Story of Evolution/Evolution of Stories
Bryn Mawr College
April 24, 2007

Evolution: Biological and Literary and ...

From the Forum

I am now a firm believer in the evolution of literature. I think literature can be so completely generative. It can change and evolve in so many ways. However, I still can't say that biological evolution is exactly the same as literary evolution ... The evolution of literature still lacks the randomness for me ... although necessary in nature, it isn't a requirement for literature ... Christina Cunnane

I had always considered evolution as a process that is moved forward by innumerable random factors, while literature was the result of individual creativity. Now I understand literature to be the cumulative result of many factors outside of, and influencing, the authorŐs personal creativity, much like the story that I understand evolution to be. Because of this new perspective, as I read literature I am much more aware of all of the influences and antecedents that made the final work what it is today ... Elise Neimeyer

I remember blogging that I had lost my ability to enjoy literature while considering evolution. Though those sentiments were true with regards to the novels we have read since the beginning of the literature section, I find I am now more confused reading scientific texts ... One step in a positive direction does not illustrate the journey to come. In this way, On Beauty and Howards End have helped me to consider scientific evolution, because whereas in literature, we can often see to the end, there simply is no such concept in Science ... tbarryfigu

Seventy-two years later, we are still living in a country divided by conflicting religious and scientific beliefs. Evolution isnŐt/doesnŐt have to be a scary, depressing idea if adequate time is taken to explain its implications. So who is to blame for why the actual meaning of evolution is being lost in translation? Scientists? Well, I do think that scientists- for the most part- struggle with translating their discoveries into terms and concepts easily understandable and accessible to the public. But it isnŐt that simple. Perhaps, lack of true understanding develops from articles like ŇEvolution, on Broadway and Off,Ó which seem to just quote Ňon repeatÓ the same basic evidence and consistently fail to actually relate numerical evidence back into the meanings behind evolution ... EB Ver Hoeve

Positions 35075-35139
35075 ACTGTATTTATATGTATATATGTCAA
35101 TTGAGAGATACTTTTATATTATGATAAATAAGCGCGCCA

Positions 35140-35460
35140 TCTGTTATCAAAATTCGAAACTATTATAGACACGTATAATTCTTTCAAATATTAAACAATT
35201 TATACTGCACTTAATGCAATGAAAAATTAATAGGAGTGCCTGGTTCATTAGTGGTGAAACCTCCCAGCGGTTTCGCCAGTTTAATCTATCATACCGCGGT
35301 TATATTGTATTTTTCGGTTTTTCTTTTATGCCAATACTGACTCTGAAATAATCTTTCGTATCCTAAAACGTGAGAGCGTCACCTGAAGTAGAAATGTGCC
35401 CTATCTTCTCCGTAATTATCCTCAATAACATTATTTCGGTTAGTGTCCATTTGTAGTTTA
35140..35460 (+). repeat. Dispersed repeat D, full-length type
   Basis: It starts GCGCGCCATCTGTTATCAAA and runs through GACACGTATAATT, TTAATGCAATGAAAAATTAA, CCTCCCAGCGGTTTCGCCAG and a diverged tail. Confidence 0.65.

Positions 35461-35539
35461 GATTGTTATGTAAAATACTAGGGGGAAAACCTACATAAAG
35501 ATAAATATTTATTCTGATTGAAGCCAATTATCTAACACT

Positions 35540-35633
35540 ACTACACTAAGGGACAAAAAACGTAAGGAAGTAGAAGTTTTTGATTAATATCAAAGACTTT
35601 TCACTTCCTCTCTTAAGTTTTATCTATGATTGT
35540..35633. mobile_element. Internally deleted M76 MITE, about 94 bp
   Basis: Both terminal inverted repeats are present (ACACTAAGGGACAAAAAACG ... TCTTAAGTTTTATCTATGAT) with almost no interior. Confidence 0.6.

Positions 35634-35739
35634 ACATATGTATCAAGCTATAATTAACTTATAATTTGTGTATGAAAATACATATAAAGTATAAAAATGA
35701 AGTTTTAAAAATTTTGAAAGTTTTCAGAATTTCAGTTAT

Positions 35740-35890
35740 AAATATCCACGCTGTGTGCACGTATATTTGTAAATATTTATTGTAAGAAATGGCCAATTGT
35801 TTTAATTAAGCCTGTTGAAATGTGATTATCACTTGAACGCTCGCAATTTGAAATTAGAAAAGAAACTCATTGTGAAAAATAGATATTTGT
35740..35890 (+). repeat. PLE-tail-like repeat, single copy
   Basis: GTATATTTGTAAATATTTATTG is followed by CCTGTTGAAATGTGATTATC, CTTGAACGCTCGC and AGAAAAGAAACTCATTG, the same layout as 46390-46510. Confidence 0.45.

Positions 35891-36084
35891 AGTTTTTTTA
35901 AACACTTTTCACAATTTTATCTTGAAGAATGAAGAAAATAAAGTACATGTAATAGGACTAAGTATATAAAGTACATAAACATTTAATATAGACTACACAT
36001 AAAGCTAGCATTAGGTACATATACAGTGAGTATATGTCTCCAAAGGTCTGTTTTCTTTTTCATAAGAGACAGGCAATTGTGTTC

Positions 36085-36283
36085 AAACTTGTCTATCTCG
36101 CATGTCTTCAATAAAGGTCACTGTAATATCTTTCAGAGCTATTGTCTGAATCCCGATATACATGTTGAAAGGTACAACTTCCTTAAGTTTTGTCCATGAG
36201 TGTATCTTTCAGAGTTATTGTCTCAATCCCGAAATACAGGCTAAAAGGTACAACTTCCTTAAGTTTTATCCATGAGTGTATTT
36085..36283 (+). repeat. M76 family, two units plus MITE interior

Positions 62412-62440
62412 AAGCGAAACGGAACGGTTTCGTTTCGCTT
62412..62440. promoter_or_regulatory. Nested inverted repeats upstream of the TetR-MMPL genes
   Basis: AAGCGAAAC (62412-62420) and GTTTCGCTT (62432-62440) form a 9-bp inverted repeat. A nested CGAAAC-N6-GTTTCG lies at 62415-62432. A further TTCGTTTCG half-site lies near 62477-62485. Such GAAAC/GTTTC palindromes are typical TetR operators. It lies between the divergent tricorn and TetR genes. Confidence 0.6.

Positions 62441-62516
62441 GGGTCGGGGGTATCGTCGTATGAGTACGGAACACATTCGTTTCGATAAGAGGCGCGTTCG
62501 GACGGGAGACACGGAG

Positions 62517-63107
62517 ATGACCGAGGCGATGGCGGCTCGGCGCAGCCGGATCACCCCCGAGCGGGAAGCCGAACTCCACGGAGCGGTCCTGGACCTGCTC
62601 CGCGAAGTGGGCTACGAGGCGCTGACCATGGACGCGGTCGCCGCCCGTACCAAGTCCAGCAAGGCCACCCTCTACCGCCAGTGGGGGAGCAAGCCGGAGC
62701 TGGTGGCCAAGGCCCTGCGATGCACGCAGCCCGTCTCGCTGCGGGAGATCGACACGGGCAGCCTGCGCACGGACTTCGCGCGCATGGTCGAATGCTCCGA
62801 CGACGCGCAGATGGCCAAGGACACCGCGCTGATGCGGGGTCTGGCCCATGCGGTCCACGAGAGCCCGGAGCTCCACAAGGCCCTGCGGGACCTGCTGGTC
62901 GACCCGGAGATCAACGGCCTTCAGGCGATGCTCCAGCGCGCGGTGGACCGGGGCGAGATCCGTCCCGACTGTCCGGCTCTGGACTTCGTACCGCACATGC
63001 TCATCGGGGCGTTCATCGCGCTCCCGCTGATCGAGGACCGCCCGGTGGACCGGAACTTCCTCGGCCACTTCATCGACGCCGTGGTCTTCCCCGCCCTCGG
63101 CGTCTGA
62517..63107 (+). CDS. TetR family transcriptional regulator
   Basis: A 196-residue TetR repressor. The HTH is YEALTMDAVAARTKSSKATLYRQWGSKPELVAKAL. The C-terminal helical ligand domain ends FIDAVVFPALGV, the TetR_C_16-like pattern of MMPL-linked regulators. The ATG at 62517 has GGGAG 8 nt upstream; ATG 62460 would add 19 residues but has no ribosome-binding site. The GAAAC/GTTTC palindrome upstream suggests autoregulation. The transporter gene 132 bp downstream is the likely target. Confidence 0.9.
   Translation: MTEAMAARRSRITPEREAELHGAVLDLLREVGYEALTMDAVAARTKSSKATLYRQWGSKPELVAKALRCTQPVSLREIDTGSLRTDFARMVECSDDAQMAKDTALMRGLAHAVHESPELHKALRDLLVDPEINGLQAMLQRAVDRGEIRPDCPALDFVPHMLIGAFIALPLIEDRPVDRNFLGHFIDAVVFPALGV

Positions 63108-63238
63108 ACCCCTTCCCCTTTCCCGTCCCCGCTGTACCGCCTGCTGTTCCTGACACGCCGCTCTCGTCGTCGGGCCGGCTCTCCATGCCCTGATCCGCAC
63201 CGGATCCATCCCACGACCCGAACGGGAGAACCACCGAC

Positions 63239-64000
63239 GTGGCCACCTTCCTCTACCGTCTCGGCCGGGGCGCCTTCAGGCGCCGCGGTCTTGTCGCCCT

When I hear about the violence present in today's world ... I can't help but wonder if we've become desensitized to such violence. Yes, such news saddens me, but I don't find myself grieving. Maybe it's because I'm lucky enough thus far to have been spared from being directly impacted by such things that my reaction is so small, but I still find it... odd, I guess, that all I feel is a sort of indifferent numbness when I read the death tolls. Has the fact that we have all grown up in a time of increased accessibility to news in a way commoditized death? ... Elle Works

"He that troubleth his own house shall inherit the wind: and the fool shall be servant to the wise of heart" (Probverbs 11:29)--that if you cause trouble @ home, you will end up w/ nothing. But my colleague had a wonderful alternative reading: that if you stir up trouble, you will have the wind @ your back, a force to drive you forward into the future. Interesting double meaning for the Scopes' conviction/McCarthy-era ramifications of the play, perhaps? A momentary set-back, and/but a long-term evolution? ... Anne Dalke

Andrea: "But you have contributed. Science has only one commandment: contribution"
Galileo: "I may be able to give you a few pointers as to the concerns of your chosen profession ... The practice of science would seem to call for valor. She trades in knowledge, which is the product of doubt ... The battle to measure the heavens is won by doubt; by credulity the Roman housewife's battle for milk will always be lost ... As a scientist I had an almost unique opportunity ... I surrendered my knowledge to the powers that be, to use it, no not use it, abuse it, as it suits their ends. I have betrayed my profession"
... Brecht's Galileo

"Galileo may have failed to live up to that ideal himself but he stands as an inspiration to others to try and become less wrong."

Onward to Evolution ... of the tomato?



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